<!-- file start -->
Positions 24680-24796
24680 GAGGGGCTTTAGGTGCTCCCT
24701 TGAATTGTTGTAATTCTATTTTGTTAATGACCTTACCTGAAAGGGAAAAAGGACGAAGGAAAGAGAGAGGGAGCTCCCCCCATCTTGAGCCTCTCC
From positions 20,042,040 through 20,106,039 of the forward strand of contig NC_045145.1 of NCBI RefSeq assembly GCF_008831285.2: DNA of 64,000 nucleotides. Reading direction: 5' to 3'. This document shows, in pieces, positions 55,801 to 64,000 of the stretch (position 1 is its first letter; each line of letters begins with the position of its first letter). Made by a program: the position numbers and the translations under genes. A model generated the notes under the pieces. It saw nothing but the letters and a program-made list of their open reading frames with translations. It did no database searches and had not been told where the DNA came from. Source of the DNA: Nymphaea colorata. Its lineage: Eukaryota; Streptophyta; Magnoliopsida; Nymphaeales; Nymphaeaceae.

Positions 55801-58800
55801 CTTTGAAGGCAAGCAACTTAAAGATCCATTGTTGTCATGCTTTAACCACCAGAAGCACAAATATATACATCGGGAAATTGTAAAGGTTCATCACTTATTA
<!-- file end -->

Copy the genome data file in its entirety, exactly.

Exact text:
Positions 24680-24796
24680 GAGGGGCTTTAGGTGCTCCCT
24701 TGAATTGTTGTAATTCTATTTTGTTAATGACCTTACCTGAAAGGGAAAAAGGACGAAGGAAAGAGAGAGGGAGCTCCCCCCATCTTGAGCCTCTCC
From positions 20,042,040 through 20,106,039 of the forward strand of contig NC_045145.1 of NCBI RefSeq assembly GCF_008831285.2: DNA of 64,000 nucleotides. Reading direction: 5' to 3'. This document shows, in pieces, positions 55,801 to 64,000 of the stretch (position 1 is its first letter; each line of letters begins with the position of its first letter). Made by a program: the position numbers and the translations under genes. A model generated the notes under the pieces. It saw nothing but the letters and a program-made list of their open reading frames with translations. It did no database searches and had not been told where the DNA came from. Source of the DNA: Nymphaea colorata. Its lineage: Eukaryota; Streptophyta; Magnoliopsida; Nymphaeales; Nymphaeaceae.

Positions 55801-58800
55801 CTTTGAAGGCAAGCAACTTAAAGATCCATTGTTGTCATGCTTTAACCACCAGAAGCACAAATATATACATCGGGAAATTGTAAAGGTTCATCACTTATTA